Norwich City Council praises proposed $381 million school construction project
Norwich — City Council members on Tuesday found a lot to like in the proposed $381 million school construction plan that would give the city four new elementary schools, a renovated middle school and new central offices for about $75 million less than chasing maintenance and repairs on the current aging and undersized schools.
Following a detailed presentation on the plan by representatives from the architectural firm Drummey Rosane Anderson, Inc., or DRA, aldermen stressed the real and projected savings the massive project would yield and praised the architects and School Building Committee for their efforts.
After an estimated 67% state reimbursement, city taxpayers’ share of the $381 million project would be $149 million, substantially less than an alternative “do nothing” option to keep the existing seven elementary schools, an unrenovated Teachers’ Memorial Global Studies Middle School and central office building.
Maintenance and repairs alone to the existing buildings are projected to cost $165 million over the next 20 years at today’s dollars, and $275.8 million with inflation. Very little of the work would qualify for state reimbursement, the architects said.
The proposal calls for new elementary schools, each housing about 525 students, on the grounds of the Moriarty Environmental Sciences Magnet School, the John B. Stanton School, the Uncas School and property where the Greeneville School once stood. Teachers’ Memorial would undergo a complete renovation to put it on par with the recently renovated Kelly STEAM Magnet Middle School.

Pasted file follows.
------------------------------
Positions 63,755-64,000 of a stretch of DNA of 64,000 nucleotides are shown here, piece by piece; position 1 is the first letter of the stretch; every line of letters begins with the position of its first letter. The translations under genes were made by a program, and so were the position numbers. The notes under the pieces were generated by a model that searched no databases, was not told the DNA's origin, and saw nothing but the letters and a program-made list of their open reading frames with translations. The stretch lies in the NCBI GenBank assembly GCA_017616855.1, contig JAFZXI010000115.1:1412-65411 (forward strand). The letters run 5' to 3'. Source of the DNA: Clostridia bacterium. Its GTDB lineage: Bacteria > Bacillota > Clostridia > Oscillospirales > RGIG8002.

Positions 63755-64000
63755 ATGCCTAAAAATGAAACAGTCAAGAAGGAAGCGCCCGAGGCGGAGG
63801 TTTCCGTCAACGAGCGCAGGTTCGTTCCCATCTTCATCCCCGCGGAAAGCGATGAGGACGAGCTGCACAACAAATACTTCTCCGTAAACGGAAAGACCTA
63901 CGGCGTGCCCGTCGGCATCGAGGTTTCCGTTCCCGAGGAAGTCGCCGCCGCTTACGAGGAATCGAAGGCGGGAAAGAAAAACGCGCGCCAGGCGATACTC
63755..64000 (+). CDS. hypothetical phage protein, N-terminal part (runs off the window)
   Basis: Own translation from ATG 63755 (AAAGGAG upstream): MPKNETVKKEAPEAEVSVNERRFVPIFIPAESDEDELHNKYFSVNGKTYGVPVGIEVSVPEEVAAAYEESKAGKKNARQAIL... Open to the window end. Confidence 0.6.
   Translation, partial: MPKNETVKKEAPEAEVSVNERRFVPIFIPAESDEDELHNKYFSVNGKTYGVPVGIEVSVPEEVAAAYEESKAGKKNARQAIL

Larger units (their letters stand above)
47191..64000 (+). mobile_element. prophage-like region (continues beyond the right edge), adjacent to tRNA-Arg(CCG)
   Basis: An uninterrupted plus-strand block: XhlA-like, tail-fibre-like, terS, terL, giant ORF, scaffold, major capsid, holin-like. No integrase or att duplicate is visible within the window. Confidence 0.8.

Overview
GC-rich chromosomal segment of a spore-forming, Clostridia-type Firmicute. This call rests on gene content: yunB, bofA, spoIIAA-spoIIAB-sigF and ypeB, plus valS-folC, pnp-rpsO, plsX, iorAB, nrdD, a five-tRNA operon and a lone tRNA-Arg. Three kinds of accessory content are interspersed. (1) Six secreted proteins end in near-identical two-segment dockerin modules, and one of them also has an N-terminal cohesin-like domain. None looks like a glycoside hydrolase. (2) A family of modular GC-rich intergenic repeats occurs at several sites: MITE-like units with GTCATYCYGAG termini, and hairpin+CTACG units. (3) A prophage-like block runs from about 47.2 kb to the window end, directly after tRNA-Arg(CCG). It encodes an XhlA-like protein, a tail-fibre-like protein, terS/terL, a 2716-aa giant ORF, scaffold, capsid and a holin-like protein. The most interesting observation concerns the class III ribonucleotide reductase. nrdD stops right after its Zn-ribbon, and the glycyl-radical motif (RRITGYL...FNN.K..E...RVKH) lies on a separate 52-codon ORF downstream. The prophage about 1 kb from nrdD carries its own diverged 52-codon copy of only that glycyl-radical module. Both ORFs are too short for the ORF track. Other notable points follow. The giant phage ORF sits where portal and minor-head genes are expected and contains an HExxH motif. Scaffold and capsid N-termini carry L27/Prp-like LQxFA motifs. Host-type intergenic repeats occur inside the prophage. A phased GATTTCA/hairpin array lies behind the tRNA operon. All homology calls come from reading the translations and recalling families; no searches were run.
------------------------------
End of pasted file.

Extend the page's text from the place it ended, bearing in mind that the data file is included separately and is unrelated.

DRA Project Manager Greg Smolley said the locations are central to projected future city population growth saving on transportation costs and and have adequate property for new playgrounds and sports fields at each location.
School central offices and adult education would move to the Samuel Huntington School. Wequonnoc School in Taftville would become a virtual learning center. The Thomas Mahan, Veterans’ Memorial, Bishop Early Learning Center and central offices in the former John Mason School all would be discontinued.
Alderman Derell Wilson said savings with the new project go beyond the energy efficient new buildings and lower maintenance costs. With more space and better facilities, Norwich could bring home special education students now transported to specialty schools outside the city.
Wilson said he also liked the prospect of having new playgrounds and sports fields at each school.
“The quick sound bite is, we would have four new elementary schools and a completely renovated and larger second middle school for $75 million less than if we pour money into the school system that we already have,” Council President Pro Tempore Joseph DeLucia said.
He added that the city would have three or four surplus buildings that could be sold or repurposed, one perhaps for a community center that residents have requested repeatedly.
Mayor Peter Nystrom requested the architects and School Building Committee include local school readiness program leaders in the discussions about including full preschools in each building. Norwich school readiness program, headed by the LEARN regional education agency, receives federal grants for more than 300 preschool slots in the city.
The City Council will hold a similar presentation for the public at 6 p.m. next Monday, July 11, in Council Chambers, with time for questions and comments.
The City Council will introduce an ordinance for bonding for the proposed school project at its July 18 meeting, with a public hearing on the ordinance planned for Aug. 1. The city must submit referendum ballot question wording to the Secretary of the State’s office by Sept. 1 to get the item on the Nov. 8 election ballot.